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A Confident China No Longer Wants America's Military Muscle in Asia

August 07, 1995|JIM MANN

BANDAR SERI BEGAWAN, Brunei — Lost amid the ups and downs of daily events in Asia is a fundamental change of extraordinary importance. For the first time in a quarter-century, China says it no longer welcomes an American military presence in Asia.

China's new message seems to be "Go home, America," a reverse of George S. McGovern's "Come home, America" refrain during the Vietnam War. Chinese Foreign Minister Qian Qichen made this abundantly clear during the conference of the Assn. of Southeast Asian Nations that just ended here.

It is time for the United States to stop regarding itself as the "savior of the East," Qian told reporters. "We do not recognize the United States as a power which claims to maintain the peace and stability of Asia."

Qian was talking only a few days before the incident in which two American military attaches from Hong Kong were detained and then expelled from China on allegations of spying. His remarks were the most explicit, high-level acknowledgment yet of what Chinese defense and military officials have been privately telling Americans with increasing frequency.

Over the past two years, several American defense experts have been surprised to be informed, during meetings with their Chinese counterparts, that there is no need for the United States to keep its forces in Asia. The American troop strength in Asia is now 100,000, including 47,000 in Japan and about 37,000 in South Korea.

Americans who are aware of today's messy relations between the United States and China may not find the go-home theme surprising. But for China, it is a startling turnabout.

From the days of President Richard Nixon's opening of relations with Beijing until the end of the Cold War, China welcomed the U.S. presence in Asia as a counterweight to the Soviet Union's military power. And in the years immediately after the Cold War ended, China let it be known that it wanted the Americans to remain in Asia to help maintain the status quo.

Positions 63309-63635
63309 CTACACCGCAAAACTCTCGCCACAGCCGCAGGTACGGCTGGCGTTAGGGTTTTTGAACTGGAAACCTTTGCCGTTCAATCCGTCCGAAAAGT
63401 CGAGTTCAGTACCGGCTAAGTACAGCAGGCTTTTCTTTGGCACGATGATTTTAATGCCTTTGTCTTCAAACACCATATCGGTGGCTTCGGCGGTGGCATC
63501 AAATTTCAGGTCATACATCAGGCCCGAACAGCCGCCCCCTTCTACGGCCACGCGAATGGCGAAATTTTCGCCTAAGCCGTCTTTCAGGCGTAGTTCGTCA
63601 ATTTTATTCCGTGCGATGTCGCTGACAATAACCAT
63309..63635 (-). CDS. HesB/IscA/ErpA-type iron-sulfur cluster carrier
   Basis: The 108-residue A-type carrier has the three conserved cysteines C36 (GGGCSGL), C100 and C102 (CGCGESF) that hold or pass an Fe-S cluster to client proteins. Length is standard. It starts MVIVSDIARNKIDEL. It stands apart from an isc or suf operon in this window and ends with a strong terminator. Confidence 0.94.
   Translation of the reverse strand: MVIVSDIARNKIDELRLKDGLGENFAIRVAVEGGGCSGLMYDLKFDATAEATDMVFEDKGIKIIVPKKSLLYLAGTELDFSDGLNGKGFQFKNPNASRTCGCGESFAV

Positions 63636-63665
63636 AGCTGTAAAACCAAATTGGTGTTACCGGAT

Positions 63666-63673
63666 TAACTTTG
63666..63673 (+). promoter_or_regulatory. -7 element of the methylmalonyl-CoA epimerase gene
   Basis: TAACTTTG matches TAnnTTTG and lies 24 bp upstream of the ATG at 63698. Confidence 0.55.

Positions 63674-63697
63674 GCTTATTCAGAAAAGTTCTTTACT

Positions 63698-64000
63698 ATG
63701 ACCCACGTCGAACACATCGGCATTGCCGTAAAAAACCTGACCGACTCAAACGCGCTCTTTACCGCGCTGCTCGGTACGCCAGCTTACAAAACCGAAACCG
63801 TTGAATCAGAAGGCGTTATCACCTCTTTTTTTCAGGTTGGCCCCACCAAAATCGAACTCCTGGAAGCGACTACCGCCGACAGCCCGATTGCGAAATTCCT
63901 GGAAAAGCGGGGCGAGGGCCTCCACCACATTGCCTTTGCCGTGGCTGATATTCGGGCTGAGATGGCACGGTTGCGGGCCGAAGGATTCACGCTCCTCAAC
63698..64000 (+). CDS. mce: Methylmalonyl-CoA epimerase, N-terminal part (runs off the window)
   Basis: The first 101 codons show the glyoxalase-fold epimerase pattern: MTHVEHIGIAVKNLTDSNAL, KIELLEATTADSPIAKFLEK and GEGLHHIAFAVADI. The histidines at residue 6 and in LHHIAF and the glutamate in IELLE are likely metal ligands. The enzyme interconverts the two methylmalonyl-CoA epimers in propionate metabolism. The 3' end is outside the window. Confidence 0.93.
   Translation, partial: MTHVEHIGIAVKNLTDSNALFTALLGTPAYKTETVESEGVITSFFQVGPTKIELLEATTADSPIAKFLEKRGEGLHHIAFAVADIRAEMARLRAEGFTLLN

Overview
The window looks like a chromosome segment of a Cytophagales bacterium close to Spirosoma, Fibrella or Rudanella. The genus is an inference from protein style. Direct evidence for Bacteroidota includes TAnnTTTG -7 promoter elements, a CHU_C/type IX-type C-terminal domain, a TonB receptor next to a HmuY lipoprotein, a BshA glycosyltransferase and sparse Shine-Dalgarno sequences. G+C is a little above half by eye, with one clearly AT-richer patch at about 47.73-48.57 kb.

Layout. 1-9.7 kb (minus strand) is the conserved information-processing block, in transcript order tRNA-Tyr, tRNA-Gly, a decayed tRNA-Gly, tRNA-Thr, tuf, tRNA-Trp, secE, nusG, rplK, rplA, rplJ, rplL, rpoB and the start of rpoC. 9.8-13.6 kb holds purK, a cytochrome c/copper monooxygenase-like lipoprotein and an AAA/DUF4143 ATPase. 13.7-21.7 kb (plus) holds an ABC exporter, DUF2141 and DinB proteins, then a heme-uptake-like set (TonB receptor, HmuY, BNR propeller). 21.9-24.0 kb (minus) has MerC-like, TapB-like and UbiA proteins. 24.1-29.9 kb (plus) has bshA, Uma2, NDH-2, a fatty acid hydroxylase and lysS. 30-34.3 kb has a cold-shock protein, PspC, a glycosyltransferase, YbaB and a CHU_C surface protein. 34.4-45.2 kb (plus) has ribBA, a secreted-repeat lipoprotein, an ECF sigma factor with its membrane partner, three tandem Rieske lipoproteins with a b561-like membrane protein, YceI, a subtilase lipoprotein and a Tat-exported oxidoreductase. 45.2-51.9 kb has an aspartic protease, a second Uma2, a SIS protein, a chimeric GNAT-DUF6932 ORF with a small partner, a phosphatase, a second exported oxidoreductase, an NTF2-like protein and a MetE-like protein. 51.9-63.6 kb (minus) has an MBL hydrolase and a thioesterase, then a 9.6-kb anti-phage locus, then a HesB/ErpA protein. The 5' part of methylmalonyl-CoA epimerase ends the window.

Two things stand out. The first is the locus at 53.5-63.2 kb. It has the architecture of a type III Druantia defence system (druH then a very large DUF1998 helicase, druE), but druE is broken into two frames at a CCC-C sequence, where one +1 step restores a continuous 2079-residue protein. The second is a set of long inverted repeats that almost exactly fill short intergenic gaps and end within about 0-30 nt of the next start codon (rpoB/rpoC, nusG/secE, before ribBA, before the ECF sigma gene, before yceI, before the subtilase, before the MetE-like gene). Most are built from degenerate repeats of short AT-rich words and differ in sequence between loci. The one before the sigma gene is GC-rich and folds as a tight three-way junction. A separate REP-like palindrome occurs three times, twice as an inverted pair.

China's logic was clear: Without the U.S. presence, Japan would be forced to increase military spending sharply. China did not want to have to compete with Japan for power and influence in Asia.

Over the past few years, the United States has done whatever it could to reinforce this logic. America has portrayed itself as the keeper of the peace in the Pacific.

Both the George Bush Administration and the Clinton Administration repeatedly suggested that America played the role of a balancer, preventing any single country (translate: China or Japan) from dominating the world's fastest-growing region.

This has become official American policy. "The stability brought about by the U.S. military presence provides a sound foundation for economic growth in the Asia-Pacific region, benefiting Asians and Americans alike," the Pentagon declared in February in its most recent description of its strategy.

The Pentagon's description of its Asia strategy said that the United States "has the capability, credibility and even-handedness to play the 'honest broker' among nervous neighbors, historic enemies and potential antagonists."

America's portrayal of itself as the "great balancer from across the seas" is not unique to Asia. It has long been part of America's self-image in Europe too. American officials have for years depicted the continuing U.S. military presence in Europe as necessary to keep any other big nation (translate: Germany or Russia) from achieving so much power that it could overwhelm its neighbors.

So when China tells the United States that it no longer views U.S. troops as a force for stability in Asia, that is not only a change in Chinese strategy. It is also a direct challenge to America's self-image in the world and its justification for a permanent military presence overseas.

What lies behind China's new message?

In part, China no longer sees the United States as a neutral, benevolent force in Asia. Instead, it has been accusing the United States of pursuing a policy of "containment"--seeking to limit and restrain China's power in Asia.

Chinese officials look at a series of U.S. actions as indications of this containment strategy: America's normalization of relations with Vietnam, its increasing warmth toward India, its sale of F-16 warplanes and other equipment to Taiwan, its search for a huge offshore "depot" to store military equipment in Southeast Asia, and its increasing involvement in other places near China, from Hong Kong to Mongolia.

Over the past few months, American officials have repeatedly denied that such a containment strategy exists. "We have no desire to contain or isolate China," Secretary of State Warren Christopher told the Asian foreign ministers gathered here last week. Again and again, Clinton Administration officials describe American strategy toward China as one of "engagement, not containment."

China doesn't believe the bland reassurances. Some Chinese officials have theorized that the United States is carrying out a strategy of "secret containment."

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